Greetings--initial blog; ERM to be used for S&P credit rating | AccountingWEB

Greetings--initial blog; ERM to be used for S&P credit rating

By Dave Tate, CPA, Esq. - Greetings all. In this initial blog I just wanted to get on the board with a quick introduction. I know there are a lot of you out there, but I don't really have a feel for your job titles or what you will be looking for in this blog. So we will try several different topic areas. I practice as a lawyer (20 years of representing clients, and a lot of litigation). I am also a CPA (California, with Deloitte a long time ago). Many of the items that I write about relate to the interaction between accounting/auditing and legal perspectives. Of course, I do encourage you to provide your comments, agreements and disagreements.

Last night I ran across an interesting item. Standard and Poor's is considering adding enterprise risk management as a key component of their credit rating analysis. S&P has asked for comments to be submitted by February 1; however, it is clear that they have already spent a lot of time deciding what ERM areas will be evaluated for credit rating purposes. It looks like S&P has already committed to adding ERM as a component--the comment period appears to be merely perfunctory. My concern has been that prudent ERM can be subjective, and varies from industry to industry, and possibly from company to company. On the other hand, risk management is prudent and should be an item of management. Each company needs to decide what risk management will mean and include for that company. And, there needs to be a determination at the board level about who will be involved in the board's ERM oversight. I have seen a move to have the audit committee perform that oversight. However, other than responsibilities that the audit committee must perform pursuant to legal requirements (which do not specifically include ERM), the audit committee is subject to the board's oversight and is only responsible for activities that are delegated to it by the board. And, audit committee members need to be aware of and agree to the responsibilities that they will perform. More on that later. If you are interested, click here to learn more about S&P and ERM.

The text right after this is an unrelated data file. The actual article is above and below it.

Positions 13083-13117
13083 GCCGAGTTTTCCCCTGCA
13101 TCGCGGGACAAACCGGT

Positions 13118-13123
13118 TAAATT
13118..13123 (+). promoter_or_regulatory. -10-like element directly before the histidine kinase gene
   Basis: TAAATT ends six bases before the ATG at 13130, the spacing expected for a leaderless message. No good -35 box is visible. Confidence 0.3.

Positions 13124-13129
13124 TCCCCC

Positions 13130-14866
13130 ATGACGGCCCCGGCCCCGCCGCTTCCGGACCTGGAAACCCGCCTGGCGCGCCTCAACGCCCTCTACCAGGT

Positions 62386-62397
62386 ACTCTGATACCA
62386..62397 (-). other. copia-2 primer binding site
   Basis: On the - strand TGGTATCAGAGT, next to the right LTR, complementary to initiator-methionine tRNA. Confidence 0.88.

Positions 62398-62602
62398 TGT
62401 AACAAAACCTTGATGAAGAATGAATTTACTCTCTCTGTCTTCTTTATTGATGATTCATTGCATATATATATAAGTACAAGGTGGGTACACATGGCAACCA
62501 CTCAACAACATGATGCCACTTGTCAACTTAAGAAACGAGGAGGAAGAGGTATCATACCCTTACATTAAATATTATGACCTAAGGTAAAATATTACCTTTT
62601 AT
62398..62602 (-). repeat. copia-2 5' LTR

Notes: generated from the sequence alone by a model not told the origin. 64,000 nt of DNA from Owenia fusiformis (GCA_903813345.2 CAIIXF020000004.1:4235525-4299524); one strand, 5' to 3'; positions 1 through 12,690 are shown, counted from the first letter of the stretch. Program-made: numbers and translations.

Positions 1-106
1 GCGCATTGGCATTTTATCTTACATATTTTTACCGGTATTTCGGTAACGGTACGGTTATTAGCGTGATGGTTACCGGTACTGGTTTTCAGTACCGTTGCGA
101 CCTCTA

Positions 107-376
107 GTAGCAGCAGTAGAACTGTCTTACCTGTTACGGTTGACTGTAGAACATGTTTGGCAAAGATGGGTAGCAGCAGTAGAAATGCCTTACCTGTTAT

Have a good day.
Dave Tate